By Michael Ireland, Senior Reporter, ASSIST News Service firstname.lastname@example.org
NIGERIA (ANS, July 27, 2015) — Nigeria’s militant Islamist group Boko Haram – which has caused havoc in Africa’s most populous country through a wave of bombings, assassinations and abductions – is fighting to overthrow the government and create an Islamic state, according to analysis by Farouk Chothia of BBC Africa.
Chothia writes, in analysis for the BBC, that Boko Haram promotes a version of Islam which makes it “haram,” or forbidden, for Muslims to take part in any political or social activity associated with Western society. This includes voting in elections, wearing shirts and trousers or receiving a secular education.
The BBC article states that Boko Haram regards the Nigerian state as being run by non-believers, even when the country had a Muslim president – and it has extended its military campaign by targeting neighboring states.
Boko Haram has attacked many schools in northern Nigeria, the group launched its insurgency in 2009, and it has targeted both civilians and the military, the BBC explained it the analysis.
The BBC says the group’s official name is Jama’atu Ahlis Sunna Lidda’awati wal-Jihad, which in Arabic means “People Committed to the Propagation of the Prophet’s Teachings and Jihad.”
Resisting British rule
But residents in the north-eastern city of Maiduguri, where the group had its headquarters, dubbed it Boko Haram. Loosely translated from the region’s Hausa language, this means “Western education is forbidden”.
Boko originally meant fake but came to signify Western education, while haram means forbidden.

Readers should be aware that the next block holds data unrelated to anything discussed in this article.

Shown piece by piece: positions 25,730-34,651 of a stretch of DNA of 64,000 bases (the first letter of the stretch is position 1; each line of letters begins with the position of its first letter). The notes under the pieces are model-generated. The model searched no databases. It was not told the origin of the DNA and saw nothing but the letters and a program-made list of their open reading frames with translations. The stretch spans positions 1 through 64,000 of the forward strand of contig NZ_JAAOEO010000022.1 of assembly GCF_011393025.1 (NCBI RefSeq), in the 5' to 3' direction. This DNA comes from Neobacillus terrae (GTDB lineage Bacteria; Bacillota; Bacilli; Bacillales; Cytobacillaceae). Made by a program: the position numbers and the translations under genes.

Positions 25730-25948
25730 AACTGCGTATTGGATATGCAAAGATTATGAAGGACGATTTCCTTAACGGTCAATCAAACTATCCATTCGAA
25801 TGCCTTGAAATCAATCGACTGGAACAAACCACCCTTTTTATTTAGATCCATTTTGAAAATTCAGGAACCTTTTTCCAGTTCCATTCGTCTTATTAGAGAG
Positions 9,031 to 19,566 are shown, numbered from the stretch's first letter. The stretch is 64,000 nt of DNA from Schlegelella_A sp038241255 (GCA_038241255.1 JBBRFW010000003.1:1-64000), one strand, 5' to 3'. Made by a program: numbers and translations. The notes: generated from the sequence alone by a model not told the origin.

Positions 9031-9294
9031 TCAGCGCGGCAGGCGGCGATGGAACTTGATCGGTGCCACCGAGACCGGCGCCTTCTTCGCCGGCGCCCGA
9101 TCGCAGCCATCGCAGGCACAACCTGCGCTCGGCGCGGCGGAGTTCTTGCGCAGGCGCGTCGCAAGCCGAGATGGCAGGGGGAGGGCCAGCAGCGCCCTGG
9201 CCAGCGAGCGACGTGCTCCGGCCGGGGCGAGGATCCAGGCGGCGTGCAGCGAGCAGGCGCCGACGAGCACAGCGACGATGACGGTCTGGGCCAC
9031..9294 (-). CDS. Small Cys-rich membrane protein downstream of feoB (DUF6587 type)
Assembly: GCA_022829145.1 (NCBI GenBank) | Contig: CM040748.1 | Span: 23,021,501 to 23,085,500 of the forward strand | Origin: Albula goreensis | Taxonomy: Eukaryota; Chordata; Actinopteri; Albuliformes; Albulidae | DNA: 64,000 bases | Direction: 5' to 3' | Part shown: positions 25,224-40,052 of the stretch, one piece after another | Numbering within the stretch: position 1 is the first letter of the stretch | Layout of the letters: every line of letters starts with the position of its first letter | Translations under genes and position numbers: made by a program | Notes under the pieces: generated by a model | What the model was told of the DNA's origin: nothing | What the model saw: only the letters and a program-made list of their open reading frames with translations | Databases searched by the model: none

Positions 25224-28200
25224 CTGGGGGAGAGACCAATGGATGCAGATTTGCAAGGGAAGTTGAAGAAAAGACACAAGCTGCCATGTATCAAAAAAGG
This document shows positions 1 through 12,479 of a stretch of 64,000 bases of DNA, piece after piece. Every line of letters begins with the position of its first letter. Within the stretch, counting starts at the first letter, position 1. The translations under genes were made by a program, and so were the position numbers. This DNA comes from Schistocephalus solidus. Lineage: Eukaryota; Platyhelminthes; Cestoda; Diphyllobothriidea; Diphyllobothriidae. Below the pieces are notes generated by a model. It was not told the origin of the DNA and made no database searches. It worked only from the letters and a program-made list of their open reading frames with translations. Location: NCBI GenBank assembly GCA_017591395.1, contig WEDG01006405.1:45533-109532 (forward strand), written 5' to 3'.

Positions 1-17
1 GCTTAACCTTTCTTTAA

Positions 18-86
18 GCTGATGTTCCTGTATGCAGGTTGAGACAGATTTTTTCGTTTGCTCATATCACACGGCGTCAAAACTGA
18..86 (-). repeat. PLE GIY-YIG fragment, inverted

Quick Facts about Boko Haram:
*Founded in 2002
*Official Arabic name, Jama’atu Ahlis Sunna Lidda’awati wal-Jihad, means “People Committed to the Propagation of the Prophet’s Teachings and Jihad”
* Initially focused on opposing Western education
* Launched military operations in 2009 to create Islamic state
*Designated a terrorist group by US in 2013
*Declared a caliphate in areas it controlled in 2014
*Most territory now recaptured by army
The BBC explained that since the Sokoto caliphate, which ruled parts of what is now northern Nigeria, Niger and southern Cameroon, fell under British control in 1903, there has been resistance among some of the area’s Muslims to Western education.
They still refuse to send their children to government-run “Western schools,” a problem compounded by the ruling elite which does not see education as a priority.
The BBC states that against this background, charismatic Muslim cleric Mohammed Yusuf formed Boko Haram in Maiduguri in 2002. He set up a religious complex, which included a mosque and an Islamic school.